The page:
• omitting all non-alpha-numeric characters;
      • transforming the stored information items to their base form, whenever possible (e.g., by transforming verbs to “present simple” form, removing suffixes such as “s” and “ly”, reducing to phonetic representation etc.);
      • encoding the information items into a numeric representation in a manner that facilitates fast detection, as explained below.
  • In a preferred embodiment of the present invention, the digital medium comprises a digital traffic channel, and information items that were found within the digital traffic are then used in order to apply a policy with respect to the traffic within the channel. In a preferred embodiment of the present invention, the digital traffic channel comprises email (both email body messages and attachments), and a policy, such as security policy, is applied with respect to the emails, as described, e.g., in PCT patent application number IL02/00037, in U.S. Patent Application No. 20020129140, filed Dec. 6, 2001, and in US provisional patent application 60/475,492, filled Jun. 4, 2003, the contents of which are hereby incorporated herein by reference in their entirety. In a preferred embodiment of the present invention the security policy comprises actions such as blocking the transmission, logging a record of the detection and detection details, and reporting the detection and its details.
  • In a preferred embodiment of the present invention, the information items are divided into sets, the security policy depends on the number of detected information items that belong to the same set. These sets may comprise, e.g., information items associated with a single individual, such as her or his name, her or his social security number, her or his address, her or his bank-account number, etc. and the policy may preclude dissemination of any two or more of these items via email.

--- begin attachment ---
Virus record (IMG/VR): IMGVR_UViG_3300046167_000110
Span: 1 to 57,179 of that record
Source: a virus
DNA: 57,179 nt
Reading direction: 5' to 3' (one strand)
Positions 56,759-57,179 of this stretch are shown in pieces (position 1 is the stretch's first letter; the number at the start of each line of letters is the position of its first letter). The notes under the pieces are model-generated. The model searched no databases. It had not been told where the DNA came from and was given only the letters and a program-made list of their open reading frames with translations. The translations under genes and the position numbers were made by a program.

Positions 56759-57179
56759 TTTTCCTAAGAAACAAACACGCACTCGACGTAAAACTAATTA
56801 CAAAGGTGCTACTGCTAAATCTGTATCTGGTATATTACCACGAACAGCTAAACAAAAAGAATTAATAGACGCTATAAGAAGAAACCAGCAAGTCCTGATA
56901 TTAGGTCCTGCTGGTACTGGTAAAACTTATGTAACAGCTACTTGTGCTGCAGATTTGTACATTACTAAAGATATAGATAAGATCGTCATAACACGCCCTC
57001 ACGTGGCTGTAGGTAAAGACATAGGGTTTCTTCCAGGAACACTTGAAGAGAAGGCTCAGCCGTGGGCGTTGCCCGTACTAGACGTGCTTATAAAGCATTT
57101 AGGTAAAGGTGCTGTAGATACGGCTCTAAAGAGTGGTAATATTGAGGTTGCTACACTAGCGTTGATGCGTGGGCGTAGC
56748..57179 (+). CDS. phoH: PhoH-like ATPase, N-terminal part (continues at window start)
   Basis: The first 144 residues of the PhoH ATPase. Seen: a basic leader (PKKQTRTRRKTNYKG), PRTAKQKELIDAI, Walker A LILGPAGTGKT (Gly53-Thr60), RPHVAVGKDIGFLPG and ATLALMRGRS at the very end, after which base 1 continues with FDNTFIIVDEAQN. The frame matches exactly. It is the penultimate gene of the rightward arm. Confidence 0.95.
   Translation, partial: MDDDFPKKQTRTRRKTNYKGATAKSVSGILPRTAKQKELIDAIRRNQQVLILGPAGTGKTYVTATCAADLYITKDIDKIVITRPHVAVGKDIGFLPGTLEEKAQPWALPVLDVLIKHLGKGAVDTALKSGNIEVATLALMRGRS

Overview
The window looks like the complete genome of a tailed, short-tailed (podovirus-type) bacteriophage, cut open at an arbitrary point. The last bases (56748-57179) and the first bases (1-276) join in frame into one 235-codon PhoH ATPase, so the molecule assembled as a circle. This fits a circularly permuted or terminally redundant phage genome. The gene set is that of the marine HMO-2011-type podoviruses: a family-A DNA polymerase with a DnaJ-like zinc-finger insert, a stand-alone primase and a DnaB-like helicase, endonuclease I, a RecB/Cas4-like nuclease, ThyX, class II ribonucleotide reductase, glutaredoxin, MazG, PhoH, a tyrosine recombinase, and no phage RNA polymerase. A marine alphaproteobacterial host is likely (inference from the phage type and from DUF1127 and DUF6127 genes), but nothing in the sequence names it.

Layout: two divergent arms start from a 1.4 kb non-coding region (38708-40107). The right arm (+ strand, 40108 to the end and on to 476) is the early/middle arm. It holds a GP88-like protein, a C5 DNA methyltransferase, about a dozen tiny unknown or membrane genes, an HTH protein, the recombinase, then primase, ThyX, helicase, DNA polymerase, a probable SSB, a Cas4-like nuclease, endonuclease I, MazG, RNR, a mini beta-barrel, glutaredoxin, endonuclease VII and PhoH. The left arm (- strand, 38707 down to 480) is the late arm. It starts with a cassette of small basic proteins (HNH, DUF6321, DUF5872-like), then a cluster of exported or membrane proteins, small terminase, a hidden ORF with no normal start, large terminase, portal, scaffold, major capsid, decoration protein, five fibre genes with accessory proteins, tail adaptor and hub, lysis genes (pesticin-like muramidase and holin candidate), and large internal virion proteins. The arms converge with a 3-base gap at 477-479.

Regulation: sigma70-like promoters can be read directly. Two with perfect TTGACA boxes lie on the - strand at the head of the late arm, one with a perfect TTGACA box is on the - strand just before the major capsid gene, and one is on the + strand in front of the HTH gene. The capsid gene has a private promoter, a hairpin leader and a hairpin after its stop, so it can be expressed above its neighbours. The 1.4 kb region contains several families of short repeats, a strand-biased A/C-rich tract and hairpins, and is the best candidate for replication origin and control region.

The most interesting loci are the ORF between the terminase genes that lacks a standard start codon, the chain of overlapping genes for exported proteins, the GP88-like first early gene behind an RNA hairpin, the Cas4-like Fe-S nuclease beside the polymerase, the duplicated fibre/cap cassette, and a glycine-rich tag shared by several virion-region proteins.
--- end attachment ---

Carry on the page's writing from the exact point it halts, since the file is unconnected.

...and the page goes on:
• In a preferred embodiment of the present invention, the digital medium comprises digital storage, and the system is operable to detect information items within the information stored in the storage, e.g., in order to detect keywords and keyphrases within a file system or within a proxy server. Such detection can be of importance both for applying a security policy and for information and knowledge management within the organization.
  • Reference is now made to FIG. 2, which illustrates a system, substantially similar to the one described in FIG. 1, where a fast proof of non-existence module 155 is introduced between the scanner 150 and the comparator 160. The proof of non-existence module is operable to prove, with a probability P, that a certain item does not exists in the list in the storage 130, thereby significantly reducing the number of queries to the storage 130.